Note: On August 14, 2019, the Department of Homeland Security (DHS) published a new public charge rule, governing public charge inadmissibility determinations by U.S. Citizenship & Immigration Services (USCIS). The new rule is set to take effect on October 15, 2019. Applications already pending with USCIS before October 15, 2019 will be adjudicated under prior public charge guidance. Lawsuits have been filed to challenge this new public charge rule, so implementation of the new rule may be delayed beyond October 15, 2019.
Thus, some of the content of this manual no longer reflects the current state of public charge in its entirety. However, this manual is still useful for understanding how USCIS assesses public charge for cases postmarked before October 15, 2019—where the old rule will continue to apply—and for understanding how State Department consular officers assess public charge, which is not changed by this new rule. The ILRC will continue to post updates on the state of public charge law and policy at https://www.ilrc.org/public-charge.
We are pleased to announce the release of the first edition of Public Charge and Immigration Law. This new resource will help individuals better understand the current state of public charge and how it applies to immigrant families.
“Public charge” is a ground of inadmissibility that could bar an individual’s admission to the United States on a visa or adjustment of status to that of a lawful permanent resident if the government determines the individual is likely to become primarily dependent on the government for subsistence, as demonstrated by either the receipt of public cash assistance for income maintenance or institutionalization for long-term care at government expense.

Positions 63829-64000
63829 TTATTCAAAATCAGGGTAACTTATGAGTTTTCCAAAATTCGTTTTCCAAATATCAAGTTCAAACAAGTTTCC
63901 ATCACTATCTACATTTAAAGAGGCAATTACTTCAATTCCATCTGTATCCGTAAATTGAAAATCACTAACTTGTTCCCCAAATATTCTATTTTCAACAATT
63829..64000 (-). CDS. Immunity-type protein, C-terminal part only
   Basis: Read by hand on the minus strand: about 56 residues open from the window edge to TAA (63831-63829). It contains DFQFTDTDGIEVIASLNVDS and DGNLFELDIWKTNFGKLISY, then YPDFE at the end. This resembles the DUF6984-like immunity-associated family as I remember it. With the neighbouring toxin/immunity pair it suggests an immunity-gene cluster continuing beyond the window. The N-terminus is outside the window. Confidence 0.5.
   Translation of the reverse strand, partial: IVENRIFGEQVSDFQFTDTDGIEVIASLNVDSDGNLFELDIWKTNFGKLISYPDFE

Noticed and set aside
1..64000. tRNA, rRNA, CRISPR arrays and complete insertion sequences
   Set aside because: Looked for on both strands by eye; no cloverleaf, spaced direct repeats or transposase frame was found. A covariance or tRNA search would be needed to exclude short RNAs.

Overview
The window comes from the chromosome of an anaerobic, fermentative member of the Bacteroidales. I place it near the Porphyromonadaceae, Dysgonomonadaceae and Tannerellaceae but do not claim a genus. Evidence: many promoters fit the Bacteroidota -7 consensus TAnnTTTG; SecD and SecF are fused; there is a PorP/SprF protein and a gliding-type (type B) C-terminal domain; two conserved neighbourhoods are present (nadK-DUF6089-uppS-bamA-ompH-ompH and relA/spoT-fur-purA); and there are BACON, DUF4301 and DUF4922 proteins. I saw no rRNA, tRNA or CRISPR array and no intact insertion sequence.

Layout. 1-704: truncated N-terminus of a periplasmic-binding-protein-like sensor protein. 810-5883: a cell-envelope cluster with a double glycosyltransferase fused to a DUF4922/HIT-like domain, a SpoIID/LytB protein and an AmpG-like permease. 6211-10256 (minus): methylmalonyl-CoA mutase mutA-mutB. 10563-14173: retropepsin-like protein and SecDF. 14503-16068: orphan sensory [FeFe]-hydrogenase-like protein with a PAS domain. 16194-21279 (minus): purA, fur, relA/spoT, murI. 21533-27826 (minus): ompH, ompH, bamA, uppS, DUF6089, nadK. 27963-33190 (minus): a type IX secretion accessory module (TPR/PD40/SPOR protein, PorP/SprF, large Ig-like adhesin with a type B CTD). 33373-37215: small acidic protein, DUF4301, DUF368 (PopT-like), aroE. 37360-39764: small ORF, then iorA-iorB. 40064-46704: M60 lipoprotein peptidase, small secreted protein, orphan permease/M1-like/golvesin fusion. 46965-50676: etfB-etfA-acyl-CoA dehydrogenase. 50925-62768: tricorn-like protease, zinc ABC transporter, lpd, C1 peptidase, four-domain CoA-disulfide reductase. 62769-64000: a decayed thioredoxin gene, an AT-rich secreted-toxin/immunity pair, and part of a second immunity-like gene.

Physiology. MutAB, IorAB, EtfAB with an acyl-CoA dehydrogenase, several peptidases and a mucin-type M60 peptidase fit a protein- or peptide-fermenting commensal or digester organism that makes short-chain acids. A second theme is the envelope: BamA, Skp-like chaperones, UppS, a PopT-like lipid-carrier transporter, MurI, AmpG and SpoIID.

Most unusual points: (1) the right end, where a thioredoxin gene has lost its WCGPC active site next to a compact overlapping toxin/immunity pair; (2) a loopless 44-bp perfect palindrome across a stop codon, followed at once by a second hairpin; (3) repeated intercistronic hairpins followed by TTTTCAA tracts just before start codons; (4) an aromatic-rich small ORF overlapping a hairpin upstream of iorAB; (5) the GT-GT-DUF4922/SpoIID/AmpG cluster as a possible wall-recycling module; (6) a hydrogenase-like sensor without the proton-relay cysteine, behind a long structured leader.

While public charge has been a part of our immigration laws for more than a hundred years, the future of public charge is uncertain. Existing standards to determine the likelihood of becoming a public charge have been in place for almost twenty years, but an October 2018 Notice of Proposed Rulemaking (NPRM) from the U.S. Department of Homeland Security signaled that changes may be on the horizon. Those who apply for immigrant visas at U.S. consulates abroad have already started to see changes in how public charge is evaluated.
- Provides a comprehensive overview of the public charge ground of inadmissibility, who is subject to it, and the legal standard to assess public charge.
- Includes the current affidavit of support requirement processes and sample materials.
- Discusses the Foreign Affairs Manual guidance on public charge inadmissibility consular processing context and special considerations involving visa refusals and provisional waiver revocations.
- Presents a detailed explanation of considerations for lawful permanent residents and naturalization applicants.
- Designed for those who serve immigrant communities that qualify for public benefits and services.
Public Charge as a Ground of Deportability